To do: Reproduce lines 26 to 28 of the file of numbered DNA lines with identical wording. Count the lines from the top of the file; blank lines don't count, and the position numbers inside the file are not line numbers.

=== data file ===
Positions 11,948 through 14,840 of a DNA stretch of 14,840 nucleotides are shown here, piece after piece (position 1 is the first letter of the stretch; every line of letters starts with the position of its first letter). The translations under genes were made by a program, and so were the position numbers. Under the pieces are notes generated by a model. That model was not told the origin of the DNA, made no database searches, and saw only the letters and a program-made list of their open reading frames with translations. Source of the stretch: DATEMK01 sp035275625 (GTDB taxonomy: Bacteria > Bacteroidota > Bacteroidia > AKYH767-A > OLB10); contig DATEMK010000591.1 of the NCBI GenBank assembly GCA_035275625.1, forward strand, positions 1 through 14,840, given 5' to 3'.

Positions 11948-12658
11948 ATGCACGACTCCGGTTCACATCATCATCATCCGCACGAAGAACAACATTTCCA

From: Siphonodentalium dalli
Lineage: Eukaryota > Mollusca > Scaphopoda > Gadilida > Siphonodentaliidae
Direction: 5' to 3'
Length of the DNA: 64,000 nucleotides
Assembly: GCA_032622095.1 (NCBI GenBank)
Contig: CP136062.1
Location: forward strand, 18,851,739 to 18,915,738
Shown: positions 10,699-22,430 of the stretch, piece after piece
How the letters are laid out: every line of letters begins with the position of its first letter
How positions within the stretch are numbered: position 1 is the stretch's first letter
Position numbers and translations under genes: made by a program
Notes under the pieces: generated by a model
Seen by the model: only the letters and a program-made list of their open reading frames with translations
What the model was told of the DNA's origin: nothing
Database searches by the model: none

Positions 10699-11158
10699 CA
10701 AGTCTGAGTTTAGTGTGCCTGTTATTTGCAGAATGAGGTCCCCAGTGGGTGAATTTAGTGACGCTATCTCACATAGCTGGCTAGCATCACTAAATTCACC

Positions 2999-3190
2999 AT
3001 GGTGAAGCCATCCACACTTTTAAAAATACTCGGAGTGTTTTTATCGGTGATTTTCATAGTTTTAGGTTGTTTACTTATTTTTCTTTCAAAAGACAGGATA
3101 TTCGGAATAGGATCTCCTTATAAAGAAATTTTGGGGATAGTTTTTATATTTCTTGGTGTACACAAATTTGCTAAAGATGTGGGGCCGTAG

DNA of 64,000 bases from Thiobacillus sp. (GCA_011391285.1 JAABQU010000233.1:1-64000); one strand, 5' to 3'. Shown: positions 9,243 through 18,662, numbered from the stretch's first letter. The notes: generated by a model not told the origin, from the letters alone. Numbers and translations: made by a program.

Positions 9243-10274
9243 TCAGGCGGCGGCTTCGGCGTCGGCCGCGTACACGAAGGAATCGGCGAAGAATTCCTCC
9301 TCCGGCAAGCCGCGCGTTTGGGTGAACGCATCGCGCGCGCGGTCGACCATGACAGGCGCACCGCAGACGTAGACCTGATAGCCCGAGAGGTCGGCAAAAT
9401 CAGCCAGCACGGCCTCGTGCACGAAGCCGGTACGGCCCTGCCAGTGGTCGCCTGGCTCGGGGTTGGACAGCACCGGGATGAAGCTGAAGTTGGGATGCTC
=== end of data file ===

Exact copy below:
DNA of 64,000 bases from Thiobacillus sp. (GCA_011391285.1 JAABQU010000233.1:1-64000); one strand, 5' to 3'. Shown: positions 9,243 through 18,662, numbered from the stretch's first letter. The notes: generated by a model not told the origin, from the letters alone. Numbers and translations: made by a program.

Positions 9243-10274
9243 TCAGGCGGCGGCTTCGGCGTCGGCCGCGTACACGAAGGAATCGGCGAAGAATTCCTCC